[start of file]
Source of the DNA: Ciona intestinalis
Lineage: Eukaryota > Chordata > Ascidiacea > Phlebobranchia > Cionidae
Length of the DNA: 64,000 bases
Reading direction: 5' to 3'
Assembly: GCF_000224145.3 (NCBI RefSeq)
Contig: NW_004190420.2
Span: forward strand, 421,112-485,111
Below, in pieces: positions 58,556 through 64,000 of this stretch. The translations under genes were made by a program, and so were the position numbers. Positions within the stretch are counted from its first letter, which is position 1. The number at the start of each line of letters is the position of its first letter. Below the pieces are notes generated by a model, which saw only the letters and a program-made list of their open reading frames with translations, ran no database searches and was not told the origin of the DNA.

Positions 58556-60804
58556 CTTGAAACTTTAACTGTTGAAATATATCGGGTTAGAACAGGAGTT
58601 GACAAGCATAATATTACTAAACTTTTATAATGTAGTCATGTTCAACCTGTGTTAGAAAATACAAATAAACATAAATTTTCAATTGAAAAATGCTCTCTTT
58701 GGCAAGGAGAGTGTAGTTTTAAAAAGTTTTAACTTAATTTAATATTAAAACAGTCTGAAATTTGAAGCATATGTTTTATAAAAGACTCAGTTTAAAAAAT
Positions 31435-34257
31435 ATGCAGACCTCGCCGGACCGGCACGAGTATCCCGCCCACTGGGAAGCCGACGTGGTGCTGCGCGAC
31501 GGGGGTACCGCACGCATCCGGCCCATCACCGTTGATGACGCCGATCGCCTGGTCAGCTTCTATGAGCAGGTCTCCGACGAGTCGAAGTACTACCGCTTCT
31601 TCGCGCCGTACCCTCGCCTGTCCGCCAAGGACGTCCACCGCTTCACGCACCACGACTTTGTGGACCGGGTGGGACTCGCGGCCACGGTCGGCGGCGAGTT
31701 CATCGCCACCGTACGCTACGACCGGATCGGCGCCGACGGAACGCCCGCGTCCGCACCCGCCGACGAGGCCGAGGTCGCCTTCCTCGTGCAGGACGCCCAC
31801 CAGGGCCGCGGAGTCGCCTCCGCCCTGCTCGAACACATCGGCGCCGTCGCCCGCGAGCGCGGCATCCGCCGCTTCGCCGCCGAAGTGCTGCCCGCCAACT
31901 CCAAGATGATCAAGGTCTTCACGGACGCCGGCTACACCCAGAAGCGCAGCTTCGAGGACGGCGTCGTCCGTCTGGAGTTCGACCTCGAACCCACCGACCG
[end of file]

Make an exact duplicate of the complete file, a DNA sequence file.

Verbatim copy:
Source of the DNA: Ciona intestinalis
Lineage: Eukaryota > Chordata > Ascidiacea > Phlebobranchia > Cionidae
Length of the DNA: 64,000 bases
Reading direction: 5' to 3'
Assembly: GCF_000224145.3 (NCBI RefSeq)
Contig: NW_004190420.2
Span: forward strand, 421,112-485,111
Below, in pieces: positions 58,556 through 64,000 of this stretch. The translations under genes were made by a program, and so were the position numbers. Positions within the stretch are counted from its first letter, which is position 1. The number at the start of each line of letters is the position of its first letter. Below the pieces are notes generated by a model, which saw only the letters and a program-made list of their open reading frames with translations, ran no database searches and was not told the origin of the DNA.

Positions 58556-60804
58556 CTTGAAACTTTAACTGTTGAAATATATCGGGTTAGAACAGGAGTT
58601 GACAAGCATAATATTACTAAACTTTTATAATGTAGTCATGTTCAACCTGTGTTAGAAAATACAAATAAACATAAATTTTCAATTGAAAAATGCTCTCTTT
58701 GGCAAGGAGAGTGTAGTTTTAAAAAGTTTTAACTTAATTTAATATTAAAACAGTCTGAAATTTGAAGCATATGTTTTATAAAAGACTCAGTTTAAAAAAT
Positions 31435-34257
31435 ATGCAGACCTCGCCGGACCGGCACGAGTATCCCGCCCACTGGGAAGCCGACGTGGTGCTGCGCGAC
31501 GGGGGTACCGCACGCATCCGGCCCATCACCGTTGATGACGCCGATCGCCTGGTCAGCTTCTATGAGCAGGTCTCCGACGAGTCGAAGTACTACCGCTTCT
31601 TCGCGCCGTACCCTCGCCTGTCCGCCAAGGACGTCCACCGCTTCACGCACCACGACTTTGTGGACCGGGTGGGACTCGCGGCCACGGTCGGCGGCGAGTT
31701 CATCGCCACCGTACGCTACGACCGGATCGGCGCCGACGGAACGCCCGCGTCCGCACCCGCCGACGAGGCCGAGGTCGCCTTCCTCGTGCAGGACGCCCAC
31801 CAGGGCCGCGGAGTCGCCTCCGCCCTGCTCGAACACATCGGCGCCGTCGCCCGCGAGCGCGGCATCCGCCGCTTCGCCGCCGAAGTGCTGCCCGCCAACT
31901 CCAAGATGATCAAGGTCTTCACGGACGCCGGCTACACCCAGAAGCGCAGCTTCGAGGACGGCGTCGTCCGTCTGGAGTTCGACCTCGAACCCACCGACCG